Police and sports authorities in Germany on Tuesday decided to ban troublemakers from football grounds for up to 10 years if they are found guilty of violence.
The decision follows a meeting of representatives of 54 professional clubs and the federal and regional interior ministries in Berlin after a series of football-related violence last season.
"A considerable reinforcement in the severity of stadium bans is expected and will increase from three years currently to five and even 10 years for the most serious cases," the participants said in a joint statement.
Several serious incidents occurred last season, notably at the end of a match in mid-May between second division Karlsruhe and third division Ratisbon, which left 75 people injured, including 18 police.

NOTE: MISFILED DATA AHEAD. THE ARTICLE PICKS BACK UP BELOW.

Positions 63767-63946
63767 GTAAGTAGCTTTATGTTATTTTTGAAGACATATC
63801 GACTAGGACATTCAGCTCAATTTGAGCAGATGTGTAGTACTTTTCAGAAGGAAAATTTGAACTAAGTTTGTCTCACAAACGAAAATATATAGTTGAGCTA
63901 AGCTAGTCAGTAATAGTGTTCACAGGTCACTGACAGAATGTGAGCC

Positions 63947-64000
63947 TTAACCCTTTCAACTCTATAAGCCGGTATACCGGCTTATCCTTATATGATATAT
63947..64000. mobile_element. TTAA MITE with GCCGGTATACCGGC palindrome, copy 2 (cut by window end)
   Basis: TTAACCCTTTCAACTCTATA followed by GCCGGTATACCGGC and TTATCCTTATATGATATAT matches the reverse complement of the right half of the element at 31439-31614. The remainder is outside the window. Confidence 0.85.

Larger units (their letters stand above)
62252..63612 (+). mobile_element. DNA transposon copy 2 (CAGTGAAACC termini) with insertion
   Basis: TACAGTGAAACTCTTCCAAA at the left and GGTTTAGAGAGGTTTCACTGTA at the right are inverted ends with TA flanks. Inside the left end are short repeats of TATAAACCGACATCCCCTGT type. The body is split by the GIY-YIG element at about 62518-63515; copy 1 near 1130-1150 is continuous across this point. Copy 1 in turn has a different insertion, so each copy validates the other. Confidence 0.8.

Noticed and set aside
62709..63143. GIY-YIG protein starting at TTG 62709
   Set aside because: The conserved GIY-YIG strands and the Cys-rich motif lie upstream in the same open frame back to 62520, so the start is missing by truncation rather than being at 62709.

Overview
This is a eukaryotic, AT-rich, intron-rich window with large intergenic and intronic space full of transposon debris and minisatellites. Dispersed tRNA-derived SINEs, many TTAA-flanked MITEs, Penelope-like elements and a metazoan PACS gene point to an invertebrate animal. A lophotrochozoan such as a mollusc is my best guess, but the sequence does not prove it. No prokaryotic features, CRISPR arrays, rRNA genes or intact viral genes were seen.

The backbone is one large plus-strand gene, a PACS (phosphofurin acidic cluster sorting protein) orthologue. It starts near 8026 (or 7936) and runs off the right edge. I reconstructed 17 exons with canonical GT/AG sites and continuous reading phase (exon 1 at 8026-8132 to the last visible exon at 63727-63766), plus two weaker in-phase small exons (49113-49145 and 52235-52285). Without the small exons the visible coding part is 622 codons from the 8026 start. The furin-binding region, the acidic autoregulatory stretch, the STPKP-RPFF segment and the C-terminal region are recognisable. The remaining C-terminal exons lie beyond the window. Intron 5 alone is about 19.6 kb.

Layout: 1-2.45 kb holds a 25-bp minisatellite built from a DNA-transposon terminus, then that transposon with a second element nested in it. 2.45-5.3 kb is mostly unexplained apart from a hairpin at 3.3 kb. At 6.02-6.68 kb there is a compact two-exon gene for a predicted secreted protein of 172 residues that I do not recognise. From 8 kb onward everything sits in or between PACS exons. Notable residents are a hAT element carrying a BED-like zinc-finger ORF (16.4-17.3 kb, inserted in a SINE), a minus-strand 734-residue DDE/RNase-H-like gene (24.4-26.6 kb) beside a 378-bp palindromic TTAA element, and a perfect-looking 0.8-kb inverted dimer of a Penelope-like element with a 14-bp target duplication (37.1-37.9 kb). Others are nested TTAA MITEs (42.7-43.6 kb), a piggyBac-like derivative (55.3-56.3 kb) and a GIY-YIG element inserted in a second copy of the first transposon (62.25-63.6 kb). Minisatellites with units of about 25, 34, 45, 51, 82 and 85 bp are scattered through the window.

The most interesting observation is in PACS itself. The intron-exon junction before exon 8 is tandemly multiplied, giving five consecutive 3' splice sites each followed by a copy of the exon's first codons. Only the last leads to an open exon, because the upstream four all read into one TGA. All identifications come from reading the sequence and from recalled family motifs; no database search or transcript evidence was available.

The head of the German football federation Wolfgang Niersbach said of the move: "It's an important step that clubs are sticking together.
"The measures taken are a necessary and urgent sign showing that everyone is fulfilling its responsibilities and committing to improving security."
The meeting also decided to keep standing terraces, banned in a number of countries, assessing that they "were an integral part of the culture of German football supporters".
Firecrackers will on the other hand remain banned and clubs will be able to take action against organised groups of supporters, such as revising reserved ticket allocations if the rules are not respected.
Football clubs will meanwhile increase by 50 percent the amount they pay for security in stadiums to alleviate pressure on the finances of local authorities.